The War Nerd: A Brief History Of The Yemen Clusterf*ck


I’m reblogging this piece by my favorite Gary Brecher to remind myself to read it later tonight.

Originally posted on PandoDaily:

Ansar_Allah_fightersDILI, EAST TIMOR — I ought to be familiar with the Houthi, the Shia militia that’s now conquering most of what’s worth taking in Yemen. After all, the Houthis started in Saada Province, just a few miles due south of Najran, Saudi Arabia, where I was living a few years ago.

But the truth is Yemen was totally closed off to everyone in Najran, and no one except a few networks of smugglers and spies who, from what I heard, had a very high attrition rate, dared to cross that border. None of us expat goofs even knew the name of the Yemeni Province across from us. Yemen was that country from whose bournes no traveler returns, unless he’s hoping to get rich from an SUV full of weed—and what with the, you know, beheadings for drug dealing and all, we were pretty much a straight-edge crew in our time…

View original 3,645 more words

Soccer Scandal in Montenegro

Yesterday, Russians forced the soccer match in Montenegro to be stopped mid-game because they used the match to engage in massive anti-Ukrainian and anti-US propaganda. This is not the first time they are breaking the FIFA rules and use the game to burn flags and do all that kind of crazy shit.

There is still time to move the 2018 World Cup away from Russia. Imagine what pandemonium will each game become if the World Cup is allowed to be conducted among the completely insane and hugely aggressive Russians.

Gender Differences

“Sex differences, on almost every psychological trait measured, are either non-existent or fairly small. Certainly they are much smaller than the differences in social situations. . . Their modest size would hardly register them as important phenomena if we were not already culturally cued to exaggerate them” (21).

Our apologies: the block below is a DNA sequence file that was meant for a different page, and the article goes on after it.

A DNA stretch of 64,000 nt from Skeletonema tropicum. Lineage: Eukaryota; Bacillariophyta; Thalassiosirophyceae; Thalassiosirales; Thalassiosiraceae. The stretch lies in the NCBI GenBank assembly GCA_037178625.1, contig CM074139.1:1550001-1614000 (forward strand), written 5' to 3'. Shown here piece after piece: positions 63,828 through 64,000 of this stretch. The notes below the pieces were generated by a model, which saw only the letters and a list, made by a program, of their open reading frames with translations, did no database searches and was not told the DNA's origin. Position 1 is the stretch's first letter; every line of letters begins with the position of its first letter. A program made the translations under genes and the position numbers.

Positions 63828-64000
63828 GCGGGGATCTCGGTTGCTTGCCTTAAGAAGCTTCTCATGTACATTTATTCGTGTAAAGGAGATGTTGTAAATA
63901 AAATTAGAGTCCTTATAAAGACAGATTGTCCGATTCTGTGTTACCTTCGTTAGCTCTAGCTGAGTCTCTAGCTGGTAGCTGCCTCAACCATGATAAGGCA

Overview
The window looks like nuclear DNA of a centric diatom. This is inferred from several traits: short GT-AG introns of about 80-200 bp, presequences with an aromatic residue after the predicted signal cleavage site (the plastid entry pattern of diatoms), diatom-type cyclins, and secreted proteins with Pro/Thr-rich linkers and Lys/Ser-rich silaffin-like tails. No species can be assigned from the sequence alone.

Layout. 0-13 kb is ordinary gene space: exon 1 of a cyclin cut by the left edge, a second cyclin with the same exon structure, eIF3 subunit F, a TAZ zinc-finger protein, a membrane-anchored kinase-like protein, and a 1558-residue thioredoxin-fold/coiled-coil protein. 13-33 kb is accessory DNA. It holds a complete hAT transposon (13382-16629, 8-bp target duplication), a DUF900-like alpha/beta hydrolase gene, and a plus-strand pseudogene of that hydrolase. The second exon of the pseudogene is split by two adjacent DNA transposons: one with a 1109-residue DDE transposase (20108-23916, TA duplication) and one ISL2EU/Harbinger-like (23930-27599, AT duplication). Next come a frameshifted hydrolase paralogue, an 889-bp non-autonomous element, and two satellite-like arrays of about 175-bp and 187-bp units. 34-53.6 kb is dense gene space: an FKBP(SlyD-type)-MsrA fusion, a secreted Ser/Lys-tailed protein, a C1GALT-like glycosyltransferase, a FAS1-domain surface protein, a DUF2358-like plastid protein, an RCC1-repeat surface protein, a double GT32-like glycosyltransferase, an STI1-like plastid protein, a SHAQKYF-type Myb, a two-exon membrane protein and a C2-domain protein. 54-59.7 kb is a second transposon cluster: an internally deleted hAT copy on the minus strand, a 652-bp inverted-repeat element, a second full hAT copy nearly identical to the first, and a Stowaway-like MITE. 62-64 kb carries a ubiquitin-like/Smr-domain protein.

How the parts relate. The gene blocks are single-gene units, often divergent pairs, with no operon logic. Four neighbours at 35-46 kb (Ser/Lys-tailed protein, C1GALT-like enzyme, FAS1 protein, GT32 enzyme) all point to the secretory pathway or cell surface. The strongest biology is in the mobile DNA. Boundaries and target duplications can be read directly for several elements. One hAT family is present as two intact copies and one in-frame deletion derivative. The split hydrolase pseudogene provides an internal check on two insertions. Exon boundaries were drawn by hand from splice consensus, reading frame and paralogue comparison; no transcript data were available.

“A great deal of research has now been done on the issue. The usual finding, on intellect, temperament and other personal traits, is that there are no measurable differences at all” (47).

Connell, R.W. Masculinities. Cambridge: Polity P, 1995.

Everybody with even a minimally functioning brain knows this. But the numbers of people who possess such a brain are not impressive.

Weird Me

I’m a weird person, my friends. A weird, weird person. Last year, I was criticized pretty severely by the reviewers of one of my articles for sucking something fierce at the writing of abstracts. 

“This scholar seems to labor under the erroneous belief that abstracts should consist of sentences copy-pasted from the article,” one of the reviewers pointed out.

That was exactly how I wrote my abstracts because nobody had told me that this was not a good idea. I had no choice but to agree with the reviewers and decided to learn to write abstracts.

I thought that the way to do that would be to write a couple of proposals for collections of articles on different topics. “Nobody would accept the proposals, of course,” I mused, “but at least I will get to practice.”